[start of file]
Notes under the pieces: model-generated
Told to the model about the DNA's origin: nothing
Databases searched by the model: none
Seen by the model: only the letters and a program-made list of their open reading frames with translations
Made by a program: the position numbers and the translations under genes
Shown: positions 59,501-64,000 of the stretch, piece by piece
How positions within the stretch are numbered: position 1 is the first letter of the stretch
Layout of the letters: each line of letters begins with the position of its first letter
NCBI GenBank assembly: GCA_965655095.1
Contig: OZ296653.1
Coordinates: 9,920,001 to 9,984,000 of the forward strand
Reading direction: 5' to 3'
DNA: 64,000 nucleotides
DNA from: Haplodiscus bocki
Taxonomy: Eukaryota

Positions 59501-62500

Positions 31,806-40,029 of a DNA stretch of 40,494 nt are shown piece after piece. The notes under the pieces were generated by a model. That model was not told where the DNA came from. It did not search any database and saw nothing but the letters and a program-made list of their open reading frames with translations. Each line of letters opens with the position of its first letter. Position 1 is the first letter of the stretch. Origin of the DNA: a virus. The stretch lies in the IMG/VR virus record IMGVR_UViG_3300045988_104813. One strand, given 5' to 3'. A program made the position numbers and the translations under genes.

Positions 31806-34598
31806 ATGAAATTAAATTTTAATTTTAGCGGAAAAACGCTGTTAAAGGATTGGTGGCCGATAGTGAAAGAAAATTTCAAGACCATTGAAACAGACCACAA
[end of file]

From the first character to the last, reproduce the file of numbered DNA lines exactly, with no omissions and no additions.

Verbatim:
Notes under the pieces: model-generated
Told to the model about the DNA's origin: nothing
Databases searched by the model: none
Seen by the model: only the letters and a program-made list of their open reading frames with translations
Made by a program: the position numbers and the translations under genes
Shown: positions 59,501-64,000 of the stretch, piece by piece
How positions within the stretch are numbered: position 1 is the first letter of the stretch
Layout of the letters: each line of letters begins with the position of its first letter
NCBI GenBank assembly: GCA_965655095.1
Contig: OZ296653.1
Coordinates: 9,920,001 to 9,984,000 of the forward strand
Reading direction: 5' to 3'
DNA: 64,000 nucleotides
DNA from: Haplodiscus bocki
Taxonomy: Eukaryota

Positions 59501-62500

Positions 31,806-40,029 of a DNA stretch of 40,494 nt are shown piece after piece. The notes under the pieces were generated by a model. That model was not told where the DNA came from. It did not search any database and saw nothing but the letters and a program-made list of their open reading frames with translations. Each line of letters opens with the position of its first letter. Position 1 is the first letter of the stretch. Origin of the DNA: a virus. The stretch lies in the IMG/VR virus record IMGVR_UViG_3300045988_104813. One strand, given 5' to 3'. A program made the position numbers and the translations under genes.

Positions 31806-34598
31806 ATGAAATTAAATTTTAATTTTAGCGGAAAAACGCTGTTAAAGGATTGGTGGCCGATAGTGAAAGAAAATTTCAAGACCATTGAAACAGACCACAA